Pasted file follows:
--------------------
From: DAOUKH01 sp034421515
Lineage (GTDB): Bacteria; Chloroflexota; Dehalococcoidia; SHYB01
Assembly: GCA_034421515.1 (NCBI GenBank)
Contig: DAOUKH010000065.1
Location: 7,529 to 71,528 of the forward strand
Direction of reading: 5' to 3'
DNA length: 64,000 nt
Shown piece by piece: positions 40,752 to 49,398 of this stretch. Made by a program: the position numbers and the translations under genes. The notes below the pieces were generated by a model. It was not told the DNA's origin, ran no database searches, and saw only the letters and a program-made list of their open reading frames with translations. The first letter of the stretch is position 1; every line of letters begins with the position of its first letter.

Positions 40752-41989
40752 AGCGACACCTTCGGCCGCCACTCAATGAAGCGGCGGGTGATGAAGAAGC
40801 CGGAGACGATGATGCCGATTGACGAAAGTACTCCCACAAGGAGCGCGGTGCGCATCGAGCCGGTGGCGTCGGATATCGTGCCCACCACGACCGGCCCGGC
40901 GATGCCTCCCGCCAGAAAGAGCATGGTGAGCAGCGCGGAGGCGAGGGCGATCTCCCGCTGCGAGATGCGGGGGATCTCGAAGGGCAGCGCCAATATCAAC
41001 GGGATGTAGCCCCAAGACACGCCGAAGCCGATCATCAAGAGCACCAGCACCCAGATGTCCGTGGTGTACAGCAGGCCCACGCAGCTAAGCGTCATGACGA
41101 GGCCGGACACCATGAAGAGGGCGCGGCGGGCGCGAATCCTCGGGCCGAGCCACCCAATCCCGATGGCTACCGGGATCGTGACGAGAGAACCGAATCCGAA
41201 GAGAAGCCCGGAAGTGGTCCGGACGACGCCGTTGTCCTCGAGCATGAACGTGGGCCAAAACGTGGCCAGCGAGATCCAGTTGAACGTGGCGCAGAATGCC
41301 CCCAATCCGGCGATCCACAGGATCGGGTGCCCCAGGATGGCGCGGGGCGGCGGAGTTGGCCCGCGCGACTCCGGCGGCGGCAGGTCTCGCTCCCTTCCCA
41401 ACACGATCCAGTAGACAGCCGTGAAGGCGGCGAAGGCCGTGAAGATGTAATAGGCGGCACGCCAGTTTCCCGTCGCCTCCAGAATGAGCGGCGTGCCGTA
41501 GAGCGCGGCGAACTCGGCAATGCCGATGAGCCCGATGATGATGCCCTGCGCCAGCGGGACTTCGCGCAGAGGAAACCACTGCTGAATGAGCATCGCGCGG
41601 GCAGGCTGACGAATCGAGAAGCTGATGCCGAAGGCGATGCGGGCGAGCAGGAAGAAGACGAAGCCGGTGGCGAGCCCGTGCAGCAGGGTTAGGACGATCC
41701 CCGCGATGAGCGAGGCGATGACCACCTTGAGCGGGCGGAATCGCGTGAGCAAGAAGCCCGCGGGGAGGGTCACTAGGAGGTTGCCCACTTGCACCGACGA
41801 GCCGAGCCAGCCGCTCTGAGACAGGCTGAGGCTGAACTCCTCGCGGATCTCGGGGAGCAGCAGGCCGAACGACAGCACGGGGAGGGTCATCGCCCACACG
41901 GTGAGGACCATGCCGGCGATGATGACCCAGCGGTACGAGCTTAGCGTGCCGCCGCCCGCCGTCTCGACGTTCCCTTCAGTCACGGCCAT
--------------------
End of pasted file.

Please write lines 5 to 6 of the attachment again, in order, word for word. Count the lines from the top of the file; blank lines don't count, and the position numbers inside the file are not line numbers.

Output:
Location: 7,529 to 71,528 of the forward strand
Direction of reading: 5' to 3'